Toyota gives $1 million to help shield Detroit museum's art from bankruptcy sale, aid pensioners

UPDATED: 8/6/14 2:46 pm ET - more details added

Toyota Motor Corp.’s North American arm is pledging $1 million toward the Detroit Institute of Arts’ goal to raise $100 million and help prevent the sale of the museum’s collections during Detroit’s bankruptcy case and assist city pensioners.

The donation -- part of a so-called grand bargain -- is meant to help Detroit emerge from bankruptcy and protect the museum’s collection.

“Detroit and the surrounding areas are vitally important to the automotive community. They deserve our support,” Simon Nagata, president of Toyota Motor Engineering and Manufacturing, said in a statement today. “Together we can find solutions to help Detroit become the healthy and vibrant community that reflects the spirit of its people. This commitment is a way to demonstrate our gratitude to the people who have built this industry and support us every day.”

The goal of Detroit’s grand bargain is to ease cuts to the city’s pensioners by providing them more than $800 million from the DIA, local and national foundations and the State of Michigan over 20 years, while also shielding the DIA’s collection from the possibility of a sale.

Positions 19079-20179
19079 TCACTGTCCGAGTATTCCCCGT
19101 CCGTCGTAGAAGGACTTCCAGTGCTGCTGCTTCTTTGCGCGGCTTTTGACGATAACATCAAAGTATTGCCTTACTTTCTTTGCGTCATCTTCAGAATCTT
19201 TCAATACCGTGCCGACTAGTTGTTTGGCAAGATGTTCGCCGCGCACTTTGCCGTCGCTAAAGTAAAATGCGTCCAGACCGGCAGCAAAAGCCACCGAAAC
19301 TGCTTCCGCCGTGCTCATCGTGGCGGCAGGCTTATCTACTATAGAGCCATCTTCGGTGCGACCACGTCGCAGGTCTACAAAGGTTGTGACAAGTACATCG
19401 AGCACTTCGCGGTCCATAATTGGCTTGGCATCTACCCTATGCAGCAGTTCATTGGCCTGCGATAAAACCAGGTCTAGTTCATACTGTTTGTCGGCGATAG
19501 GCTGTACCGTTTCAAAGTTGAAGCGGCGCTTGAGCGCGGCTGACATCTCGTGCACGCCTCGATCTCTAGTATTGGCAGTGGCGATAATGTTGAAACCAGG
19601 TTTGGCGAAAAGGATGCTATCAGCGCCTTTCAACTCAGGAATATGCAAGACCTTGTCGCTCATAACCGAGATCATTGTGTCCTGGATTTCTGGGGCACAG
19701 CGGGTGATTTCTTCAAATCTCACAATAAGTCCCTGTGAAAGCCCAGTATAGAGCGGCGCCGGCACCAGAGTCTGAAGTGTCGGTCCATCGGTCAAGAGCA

The museum and its art -- valued as high as nearly $5 billion -- are owned by the city. Some creditors are pressing for Detroit to sell the art to help settle its debt.

“Toyota has demonstrated its commitment to Detroit and Michigan by doing its part to secure the DIA’s future while helping Detroit’s retirees,” Eugene Gargaro, DIA board chairman, said in a statement.

Toyota’s donation comes after the Detroit 3 automakers pledged a combined $26 million in June and Penske Corp. promised $10 million in July.

Chrysler donated $6 million, while Ford and General Motors tapped their charitable arms to each pledge $10 million.

Supporters of the plan also are seeking donations from automotive suppliers.

U.S. District Chief Judge Gerald Rosen, who has led the fund-raising effort, and Gargaro met with executives from several suppliers last month, the Detroit Free Press reported then.

Among the companies participating in the meeting were Lear Corp., TriMas Corp., Metaldyne Corp. and Meritor Inc., as well as Japanese-owned firms Aisin Seiki, Denso and Yazaki, the paper said.

The companies did not make any initial pledges, but decisions are expected to be made later this month.

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